Until recently, we worked in a rehearsal room under Falanster. We moved there when a renovation crew entered CRK where we previously had rehearsals. The animators from CRK and our friends took part in the events organized by Falanster – as authors or participants. Naturally between going up and down things started to comingle. There was a kind of union when it comes to opinions and cultural preferences. Druga Fala which was founded after Falanster took under its wings The Kurws, Norymberga and Zrobię To Sobie. Then new groups appeared – Margaret Thatcher, Ukryte Zalety Systemu, and other, smaller projects. All the groups influenced one another, they had mutual members who switched between bands. The room was used also as a concert hall. During the height of its popularity an idea was born to put out a record on which each band would play a song. Calling it a scene is maybe too much but, for sure, the bands gathered in one place and time, and they also had personal connections. When Druga Fala was closed, at the end of August, we put on a concert and almost all the bands from the basement of the club took part in it. Nowadays we rent a room somewhere else which, of course, costs more.
Residence and a place of work
photo: PaweĹ‚ Starzec
Kuba Suchar, Filip Zawada Filip Zawada (pseudonym Filip Itoito) – born in 1975, poet, musician (Pustki, Indigo Tree), photographer, performer; director and actor in arthouse films Kuba Suchar – born in 1975, drummer, multimedia artist, posters artist. Founder and leader of the now defunct Robotobibok; currently co-founder of Mikrokolektyw (Delmark Records), Slug Duo (Vytvornia OM), Three Beards Quartet, Forest Underground they work with Ośrodek Postaw Twórczych (OPT) – a municipal, cultural institution founded in 2002 on the initiative of young artists from the Zappa group and Jarosław Jachimowicz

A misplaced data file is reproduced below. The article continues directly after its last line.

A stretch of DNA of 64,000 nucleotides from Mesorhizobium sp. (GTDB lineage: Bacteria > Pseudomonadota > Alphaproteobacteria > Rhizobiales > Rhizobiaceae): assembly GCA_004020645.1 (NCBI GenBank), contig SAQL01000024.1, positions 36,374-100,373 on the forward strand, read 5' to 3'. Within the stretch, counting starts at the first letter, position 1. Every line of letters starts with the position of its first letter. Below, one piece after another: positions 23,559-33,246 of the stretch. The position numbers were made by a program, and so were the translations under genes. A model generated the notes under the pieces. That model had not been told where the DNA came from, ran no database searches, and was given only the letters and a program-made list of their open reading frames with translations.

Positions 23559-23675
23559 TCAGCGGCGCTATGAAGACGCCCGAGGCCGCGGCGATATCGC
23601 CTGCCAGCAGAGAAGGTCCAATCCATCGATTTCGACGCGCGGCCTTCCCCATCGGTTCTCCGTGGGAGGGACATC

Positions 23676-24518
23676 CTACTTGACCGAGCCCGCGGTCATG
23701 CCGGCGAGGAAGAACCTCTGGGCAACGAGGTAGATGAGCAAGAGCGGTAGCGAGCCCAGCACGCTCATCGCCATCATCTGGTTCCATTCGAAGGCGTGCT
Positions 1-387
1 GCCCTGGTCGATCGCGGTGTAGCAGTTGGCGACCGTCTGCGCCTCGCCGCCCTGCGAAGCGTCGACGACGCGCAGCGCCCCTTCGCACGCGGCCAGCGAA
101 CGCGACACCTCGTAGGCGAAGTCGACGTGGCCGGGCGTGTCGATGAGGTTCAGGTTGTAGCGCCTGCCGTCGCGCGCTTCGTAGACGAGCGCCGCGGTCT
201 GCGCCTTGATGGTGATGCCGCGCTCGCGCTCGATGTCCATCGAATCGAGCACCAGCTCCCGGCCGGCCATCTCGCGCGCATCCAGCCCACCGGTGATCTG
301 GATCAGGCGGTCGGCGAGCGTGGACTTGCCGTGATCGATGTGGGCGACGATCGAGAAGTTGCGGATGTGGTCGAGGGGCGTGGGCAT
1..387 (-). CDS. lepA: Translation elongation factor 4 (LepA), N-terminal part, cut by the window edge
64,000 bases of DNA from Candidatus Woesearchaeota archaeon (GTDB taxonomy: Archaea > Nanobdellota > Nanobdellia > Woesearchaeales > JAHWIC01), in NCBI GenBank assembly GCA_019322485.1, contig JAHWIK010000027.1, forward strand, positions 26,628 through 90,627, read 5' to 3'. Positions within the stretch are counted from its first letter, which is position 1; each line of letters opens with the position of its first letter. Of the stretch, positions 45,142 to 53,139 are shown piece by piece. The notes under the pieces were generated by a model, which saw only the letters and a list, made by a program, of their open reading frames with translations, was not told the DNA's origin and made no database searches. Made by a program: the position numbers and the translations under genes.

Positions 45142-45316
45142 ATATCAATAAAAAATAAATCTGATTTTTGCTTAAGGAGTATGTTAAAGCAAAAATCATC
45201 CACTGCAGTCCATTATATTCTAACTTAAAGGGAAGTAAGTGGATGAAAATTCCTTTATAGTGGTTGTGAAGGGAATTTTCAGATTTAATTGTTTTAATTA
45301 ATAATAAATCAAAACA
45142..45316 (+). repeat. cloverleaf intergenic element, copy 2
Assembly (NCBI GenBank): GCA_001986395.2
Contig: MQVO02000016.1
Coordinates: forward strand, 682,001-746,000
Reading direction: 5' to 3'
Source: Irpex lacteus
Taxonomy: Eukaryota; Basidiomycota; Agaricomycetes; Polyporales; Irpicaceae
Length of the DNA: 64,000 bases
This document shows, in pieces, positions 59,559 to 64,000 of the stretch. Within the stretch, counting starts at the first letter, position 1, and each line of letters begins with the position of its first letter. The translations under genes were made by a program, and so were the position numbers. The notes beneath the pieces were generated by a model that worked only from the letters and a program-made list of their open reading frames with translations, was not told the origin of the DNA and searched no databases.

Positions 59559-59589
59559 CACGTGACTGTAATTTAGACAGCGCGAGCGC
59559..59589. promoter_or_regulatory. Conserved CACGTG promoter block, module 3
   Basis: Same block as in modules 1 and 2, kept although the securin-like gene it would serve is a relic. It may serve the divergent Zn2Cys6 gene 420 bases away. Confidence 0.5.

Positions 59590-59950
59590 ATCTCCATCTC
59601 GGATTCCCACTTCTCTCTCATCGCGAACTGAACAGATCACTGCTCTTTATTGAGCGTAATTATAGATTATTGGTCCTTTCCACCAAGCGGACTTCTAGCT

photo: Dagmara Świętek
KS: At the very beginning we worked for OPT almost for free. It lasted for nearly 8 years. If I understand well what a collective is, I think we created something more than just a collective. We made a structure consisting of people who, in spite of difficulties and poverty (seriously), stuck together and followed through on our intended plan. And the plan was to create a place where we could work on our projects and work with other people at the same time. I think that the best definition of OPT is that it is a formation in constant movement. The substance which is elastic, resilient and changeable. The people changed of course. It turned out that some of them couldn’t handle it. You can imagine what happens to a rubber ball which falls into a combineharvester. The fun begins. It is worse when a sausage falls into the machine.
Residence and a place of work
photo: Ewa GoliĹ„skaâ€“Schilling
FZ: We, Kuba and Filip, work with a few people, each of them has their own studio. Those studios work with one another. The graphic studio helps the photo lab with producing books etc. Because of the collective we can see our artistic work and that is very stimulating.
photo from the author's archive
Residence and a place of work
Czarny Latawiec (Black Kite) (Daniel Brożek) – born 1978, active in the fields of sound and music criticism, curator at Scena Dźwiękowa during art review Survival, DJ and producer, author of the blog cantiilluminati.blogspot.com
Although social media is developing with global tubes for the exchange of thoughts and despite common access to the world of music in the MP3 format, new ideas in sound art come from participation, and the already blurred boundaries between the artist and listening is deepening. What is crucial is the possibility to directly confront the new phenomenon, test it against criticism and reinterpret it in our own actions. In Wrocław over the last few years range of possibilities in new music has been possible only due to grassroots actions, in most cases without any support from national or local budgets. CRK, Falanster / 2 Fala (2nd Wave) galleries U and G23 – these are the places which have always been open to new sound phenomena, visual firework which fit urban folders and adulate tastes of eternal artistic directors.